Hildesley at Sotheby’s agrees. "If something comes back 15 to 20 years later, that’s fine. But if it comes back five years later, people tend to wonder why.” The collector John Whitney bought the Polo Crowd in 1929, for instance. A painting like it had not come on the market for a long time, partly explaining the high price.
Tips to get a novice collector started
Hildesley has some other suggestions for people who are looking to break into the art world.
Rule No. 1 Pin down your area of expertise. Find something you are personally interested in. "You can’t just follow trends,” Hildesley said.
Rule No. 2 Do your homework. Read around the subject and time period that captures your fancy. Visit the museums with collections in that field. If possible, consult the experts who study it. Not only will they provide valuable criticism on the artists, but also they’re likely to be the ones who assess the authenticity of disputed works.
Rule No. 3 Get to know the market. There are likely only a handful of serious dealers -- probably a half dozen at the top, Hildesley said -- in any period or specialty. Contact them in person if possible, and get on their mailing lists.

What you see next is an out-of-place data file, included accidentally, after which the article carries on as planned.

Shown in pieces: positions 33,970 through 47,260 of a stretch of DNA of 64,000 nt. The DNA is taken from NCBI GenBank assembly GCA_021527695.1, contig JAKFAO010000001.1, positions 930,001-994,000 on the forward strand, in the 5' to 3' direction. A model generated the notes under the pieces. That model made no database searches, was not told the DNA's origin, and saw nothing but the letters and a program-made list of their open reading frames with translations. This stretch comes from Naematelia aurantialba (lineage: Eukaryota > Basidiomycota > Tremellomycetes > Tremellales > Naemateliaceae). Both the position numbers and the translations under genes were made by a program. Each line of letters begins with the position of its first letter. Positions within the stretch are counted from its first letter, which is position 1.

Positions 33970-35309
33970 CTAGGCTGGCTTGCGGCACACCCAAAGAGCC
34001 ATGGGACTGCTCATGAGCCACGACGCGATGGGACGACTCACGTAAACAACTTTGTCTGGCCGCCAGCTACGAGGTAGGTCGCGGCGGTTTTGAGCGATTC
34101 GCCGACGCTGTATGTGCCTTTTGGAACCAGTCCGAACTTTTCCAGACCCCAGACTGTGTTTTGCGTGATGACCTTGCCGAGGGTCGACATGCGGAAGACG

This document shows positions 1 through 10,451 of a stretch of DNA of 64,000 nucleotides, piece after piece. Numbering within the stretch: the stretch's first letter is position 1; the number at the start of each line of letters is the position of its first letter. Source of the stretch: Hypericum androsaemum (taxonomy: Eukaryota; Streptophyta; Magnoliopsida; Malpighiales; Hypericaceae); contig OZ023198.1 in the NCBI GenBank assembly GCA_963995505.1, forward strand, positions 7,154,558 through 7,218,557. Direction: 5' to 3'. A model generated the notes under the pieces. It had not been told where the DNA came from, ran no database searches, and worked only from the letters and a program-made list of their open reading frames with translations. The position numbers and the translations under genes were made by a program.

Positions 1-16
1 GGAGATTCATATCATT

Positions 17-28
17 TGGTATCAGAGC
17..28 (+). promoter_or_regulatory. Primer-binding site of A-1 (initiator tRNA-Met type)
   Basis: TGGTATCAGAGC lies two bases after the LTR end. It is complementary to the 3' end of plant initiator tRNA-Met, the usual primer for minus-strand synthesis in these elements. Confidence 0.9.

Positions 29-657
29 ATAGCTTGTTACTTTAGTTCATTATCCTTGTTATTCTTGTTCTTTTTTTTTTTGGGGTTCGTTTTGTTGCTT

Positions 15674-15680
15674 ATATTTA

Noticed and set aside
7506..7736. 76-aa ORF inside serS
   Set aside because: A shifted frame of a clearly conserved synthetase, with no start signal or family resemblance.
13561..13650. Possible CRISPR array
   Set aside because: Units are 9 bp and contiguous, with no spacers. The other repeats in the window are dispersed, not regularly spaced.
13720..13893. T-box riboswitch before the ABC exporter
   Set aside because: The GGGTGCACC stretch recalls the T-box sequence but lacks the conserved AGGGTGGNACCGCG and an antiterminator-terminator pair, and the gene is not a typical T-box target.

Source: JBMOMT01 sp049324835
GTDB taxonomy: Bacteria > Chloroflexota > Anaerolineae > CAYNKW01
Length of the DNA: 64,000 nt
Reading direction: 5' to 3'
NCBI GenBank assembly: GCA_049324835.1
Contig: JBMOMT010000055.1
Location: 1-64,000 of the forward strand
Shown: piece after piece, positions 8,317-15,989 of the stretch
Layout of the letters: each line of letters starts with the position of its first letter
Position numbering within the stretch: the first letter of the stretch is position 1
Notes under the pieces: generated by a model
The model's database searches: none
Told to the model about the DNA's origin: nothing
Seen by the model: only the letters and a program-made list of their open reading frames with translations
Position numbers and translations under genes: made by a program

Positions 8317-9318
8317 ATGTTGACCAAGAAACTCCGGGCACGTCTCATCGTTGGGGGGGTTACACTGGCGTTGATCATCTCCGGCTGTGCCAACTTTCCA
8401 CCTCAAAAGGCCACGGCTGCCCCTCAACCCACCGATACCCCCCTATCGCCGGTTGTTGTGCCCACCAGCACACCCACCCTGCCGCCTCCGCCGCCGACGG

Rule No. 4 Attend the auctions in your field. Many are annual events. Go to a lot of auctions and make sure you feel comfortable you know what you’re doing before you ever consider bidding, Hildesley suggests.
Rule No. 5 Carve out a strategy for what you are trying to achieve in your collection. Novice collectors should consider paying a dealer to act as their agent once they feel ready to buy, he said. They can introduce a prospective collector to what’s typically a tight-knit world.
"By the time you’ve spent 50 years studying carefully, you know a bit,” Hildesley joked. "It’s not a flash-in-the-pan thing.”
Most speculators who lost money, particularly by buying in the ‘80s, lost because they didn’t know enough to buy good pieces. "A little learning is a dangerous thing,” Hildesley said.
Cezanne’s Bouilloire et fruits sold Dec. 7 in London for $29.3 million, double its estimated value.
Click here for a larger version of the painting.
Louis Salerno, a dealer whose Manhattan gallery Questroyal Fine Art specializes in 19th and early 20th Century American paintings, says he knows several people who are "extremely successful” at trading art for profit more than pleasure.
Some of them are collectors who dabble as dealers. Some of them are wealthy professionals who get a kick out of putting their business savvy to use in the world of aesthetics.
Whatever the motivation, he says turning art buying into an investment can be done. That’s even though almost all experts warn speculators off investing in art to make money.